In the teaching hospital where I work, “fishing” is rampant. By fishing, I mean scanning the body part thought to be the source of the patient's complaint or problem, hoping thereby to reel in some sort of diagnosis.48 In these cases, the physician essentially bypasses the history and physical examination and, guided solely by the patient's chief complaint, proceeds directly to CT scanning with no particular pre-test diagnosis foremost in mind. This sport typically takes place in the emergency department, where almost all patients entering with chest pain (not further described) or shortness of breath (not further defined) promptly undergo contrast-enhanced chest CT. It should be obvious, however, that such robotic, indiscriminate, and unduly expensive screening is bound to uncover pulmonary arterial filling defects every now and then. And it does. The defects occasionally appear in the main or lobar arteries, but most of the time they appear in just 1 or 2 segmental or subsegmental branches—areas where reconstruction artifacts or contrast-streaming can produce a false-positive interpretation. Nevertheless, once these defects are detected, all thinking stops, pulmonary embolism becomes the primary diagnosis, and anticoagulation automatically ensues.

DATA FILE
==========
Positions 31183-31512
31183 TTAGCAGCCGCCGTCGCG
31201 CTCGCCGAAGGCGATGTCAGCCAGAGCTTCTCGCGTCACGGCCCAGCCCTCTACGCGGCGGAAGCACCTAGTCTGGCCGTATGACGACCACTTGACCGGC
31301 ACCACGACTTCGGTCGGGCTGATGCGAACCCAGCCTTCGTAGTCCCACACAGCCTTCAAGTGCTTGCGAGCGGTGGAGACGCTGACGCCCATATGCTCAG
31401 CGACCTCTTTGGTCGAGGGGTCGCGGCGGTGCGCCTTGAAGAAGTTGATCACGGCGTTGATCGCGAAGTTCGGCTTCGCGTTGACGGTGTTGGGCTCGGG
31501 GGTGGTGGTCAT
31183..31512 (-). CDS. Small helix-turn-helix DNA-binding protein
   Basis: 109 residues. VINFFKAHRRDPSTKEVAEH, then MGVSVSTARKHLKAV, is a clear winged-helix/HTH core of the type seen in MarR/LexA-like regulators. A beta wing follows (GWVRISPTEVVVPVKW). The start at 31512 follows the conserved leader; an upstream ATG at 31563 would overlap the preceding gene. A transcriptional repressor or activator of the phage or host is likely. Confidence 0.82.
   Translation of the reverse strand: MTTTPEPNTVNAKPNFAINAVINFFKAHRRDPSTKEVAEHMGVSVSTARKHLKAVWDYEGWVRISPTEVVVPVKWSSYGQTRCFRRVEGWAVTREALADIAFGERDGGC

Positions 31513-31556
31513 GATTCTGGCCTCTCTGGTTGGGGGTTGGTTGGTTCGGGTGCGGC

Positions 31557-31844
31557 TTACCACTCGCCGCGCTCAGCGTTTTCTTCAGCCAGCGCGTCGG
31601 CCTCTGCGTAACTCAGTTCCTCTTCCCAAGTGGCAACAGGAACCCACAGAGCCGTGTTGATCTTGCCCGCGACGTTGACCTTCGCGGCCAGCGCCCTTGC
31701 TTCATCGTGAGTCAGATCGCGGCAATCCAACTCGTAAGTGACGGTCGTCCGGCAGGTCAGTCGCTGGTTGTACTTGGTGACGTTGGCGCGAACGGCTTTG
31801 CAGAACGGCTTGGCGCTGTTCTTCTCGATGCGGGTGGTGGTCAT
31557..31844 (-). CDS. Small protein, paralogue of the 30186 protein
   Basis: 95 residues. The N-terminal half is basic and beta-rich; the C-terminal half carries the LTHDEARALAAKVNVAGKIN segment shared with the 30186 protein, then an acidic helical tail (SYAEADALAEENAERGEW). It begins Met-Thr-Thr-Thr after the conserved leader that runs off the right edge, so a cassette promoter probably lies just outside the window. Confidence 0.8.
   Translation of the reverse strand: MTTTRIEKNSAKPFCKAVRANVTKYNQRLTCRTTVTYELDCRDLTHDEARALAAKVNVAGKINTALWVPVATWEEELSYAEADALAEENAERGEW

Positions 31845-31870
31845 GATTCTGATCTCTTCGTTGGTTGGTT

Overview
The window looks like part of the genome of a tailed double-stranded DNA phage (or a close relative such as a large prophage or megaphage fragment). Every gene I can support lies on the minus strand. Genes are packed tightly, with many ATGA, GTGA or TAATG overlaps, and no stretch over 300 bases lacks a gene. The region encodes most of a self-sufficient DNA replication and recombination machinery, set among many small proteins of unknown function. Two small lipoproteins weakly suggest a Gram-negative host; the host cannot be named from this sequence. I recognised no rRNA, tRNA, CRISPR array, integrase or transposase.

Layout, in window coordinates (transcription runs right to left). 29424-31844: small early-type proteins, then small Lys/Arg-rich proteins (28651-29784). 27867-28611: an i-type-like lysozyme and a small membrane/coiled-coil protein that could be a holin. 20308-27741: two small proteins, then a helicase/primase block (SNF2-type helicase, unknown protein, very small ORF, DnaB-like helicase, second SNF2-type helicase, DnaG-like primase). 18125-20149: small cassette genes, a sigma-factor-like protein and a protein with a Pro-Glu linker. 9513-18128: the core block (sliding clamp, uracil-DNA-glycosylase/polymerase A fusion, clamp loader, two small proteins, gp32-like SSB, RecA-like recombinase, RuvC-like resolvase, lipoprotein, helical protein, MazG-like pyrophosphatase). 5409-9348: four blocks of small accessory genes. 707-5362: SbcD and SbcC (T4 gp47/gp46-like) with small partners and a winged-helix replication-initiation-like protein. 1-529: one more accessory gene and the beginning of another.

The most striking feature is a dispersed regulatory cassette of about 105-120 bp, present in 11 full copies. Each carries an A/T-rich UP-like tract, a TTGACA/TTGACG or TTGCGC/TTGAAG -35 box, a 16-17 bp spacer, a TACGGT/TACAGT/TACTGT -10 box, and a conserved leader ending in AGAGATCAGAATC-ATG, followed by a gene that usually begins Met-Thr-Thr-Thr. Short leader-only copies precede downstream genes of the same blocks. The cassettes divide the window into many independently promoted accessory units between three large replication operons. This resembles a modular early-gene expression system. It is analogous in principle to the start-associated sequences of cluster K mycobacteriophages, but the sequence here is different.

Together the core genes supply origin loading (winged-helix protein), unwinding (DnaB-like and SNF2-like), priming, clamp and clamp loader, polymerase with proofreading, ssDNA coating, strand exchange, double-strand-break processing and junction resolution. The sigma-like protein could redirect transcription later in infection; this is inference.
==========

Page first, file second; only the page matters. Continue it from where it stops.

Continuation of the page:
But should it, necessarily? That question, as addressed in this paper, gets a little complicated and it deals with two different situations: 1) pulmonary artery filling defects discovered incidentally when chest CT scanning was done for non cardiovascular indications and 2) filling defects (“positive” study) seen when scanning is done in knee jerk fashion to patients with chest pain without prior careful examination or thought.
It is unclear in many such cases whether anticoagulation is necessary, particularly if the filling defects are subsegmental and isolated.
So one may end up dealing with a situation in which thinking which should have taken place before imaging is considered has to be done after the patient “rules in” for PE. That inevitably leads to more testing, for confirmation and to assess risk coupled with clinical judgment applied better late than never.